Having a sovereign nation (which the Wappo would be if they obtain federal recognition) receive trust land in Napa Valley could jeopardize the Ag Preserve. Not surprisingly, Napa County supports tribal recognition only through Congress, not the courts, and it opposes Las Vegas casino-style gaming in Napa Valley.

The Napa Valley Grapegrowers organization said that it is opposed to the transfer of any lands into trust for the benefit of the Mishewal Wappo tribe or any settlement agreement between the tribe and the federal government that would enable transfers of lands into trust.

“The Napa Valley Grapegrowers respect the sovereignty of all tribal groups and do not oppose the Mishewal Wappo’s attempt to seek federal recognition and certification. We are very opposed, however, to the transfer of lands in Napa County into trust for the benefit of the tribe,” it said in a statement.

Casino is a possible use
Scott Gabaldon, the chairman of the Mishewal Wappo group, has stated that his goal is to get recognition as a tribe, and he has no plans beyond that. He has added that recognition would allow his group to acquire land, and while acknowledges that a casino is a possible use, there are many others including vineyards.

He also has admitted that someone who hopes to gain financial benefit from the effort is financing his effort, and he’s never identified the investor. When Gabaldon met with representatives from Napa County, however, attorney Joseph Kitto and Greg Akopian accompanied him.

Joseph L. Kitto is a member of the Choctaw Nation of Oklahoma and is admitted to the Virginia Bar, but apparently not the State Bar of California. Greg Akopian, with his brother Grish, is heir to a trucking company in Southern California.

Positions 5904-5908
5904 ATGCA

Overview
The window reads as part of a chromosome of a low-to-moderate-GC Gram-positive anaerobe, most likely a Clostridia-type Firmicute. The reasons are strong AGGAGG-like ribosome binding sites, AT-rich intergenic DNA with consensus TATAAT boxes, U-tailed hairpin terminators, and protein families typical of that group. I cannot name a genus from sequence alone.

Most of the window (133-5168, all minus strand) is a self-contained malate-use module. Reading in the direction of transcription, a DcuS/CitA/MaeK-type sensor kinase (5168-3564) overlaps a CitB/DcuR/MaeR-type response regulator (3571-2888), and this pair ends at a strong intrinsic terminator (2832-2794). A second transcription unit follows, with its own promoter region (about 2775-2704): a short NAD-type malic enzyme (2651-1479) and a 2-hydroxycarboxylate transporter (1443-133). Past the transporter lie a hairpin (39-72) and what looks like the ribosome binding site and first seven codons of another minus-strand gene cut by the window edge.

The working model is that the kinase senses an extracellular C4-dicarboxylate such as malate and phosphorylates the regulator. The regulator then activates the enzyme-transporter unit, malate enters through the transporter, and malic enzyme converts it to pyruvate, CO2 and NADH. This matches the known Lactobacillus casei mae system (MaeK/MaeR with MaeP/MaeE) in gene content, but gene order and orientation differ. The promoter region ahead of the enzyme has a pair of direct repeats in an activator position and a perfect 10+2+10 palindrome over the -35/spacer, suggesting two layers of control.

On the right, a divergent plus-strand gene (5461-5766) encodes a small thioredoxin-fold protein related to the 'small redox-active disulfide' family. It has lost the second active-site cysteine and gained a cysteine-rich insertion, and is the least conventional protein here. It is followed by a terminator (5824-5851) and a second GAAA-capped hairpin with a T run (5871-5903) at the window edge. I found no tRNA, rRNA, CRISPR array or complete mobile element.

The Akopians own Global Investment Enterprise, which owned land in Southern California that they proposed to use for an American Indian casino with the recognized Timbisha Shoshone tribe.

The recognition process
Napa County published comments on the process of recognizing tribes. The questions and answers below are taken directly from the Napa County Supervisors position paper on the subject:

Q: How do tribes typically get recognition?

A: Congress has the authority to grant federal recognition to an American Indian tribe, but Congress delegated that power in 1950 to the Secretary of the Interior to adopt regulations setting forth criteria for federal recognition.

In 1978, the Secretary adopted the current administrative process managed by the Bureau of Indian Affairs (BIA) to recognize American Indian tribes.

The BIA’s administrative process imposes seven criteria that groups of Native Americans must meet if they are to be treated as a federally recognized American Indian tribe. Further, under that process, counties and other interested parties have substantial opportunity to participate in the proceedings.

The federal Court system does not have power to restore tribal status.

Q: Why and when did Congress terminate the Wappo’s tribal status?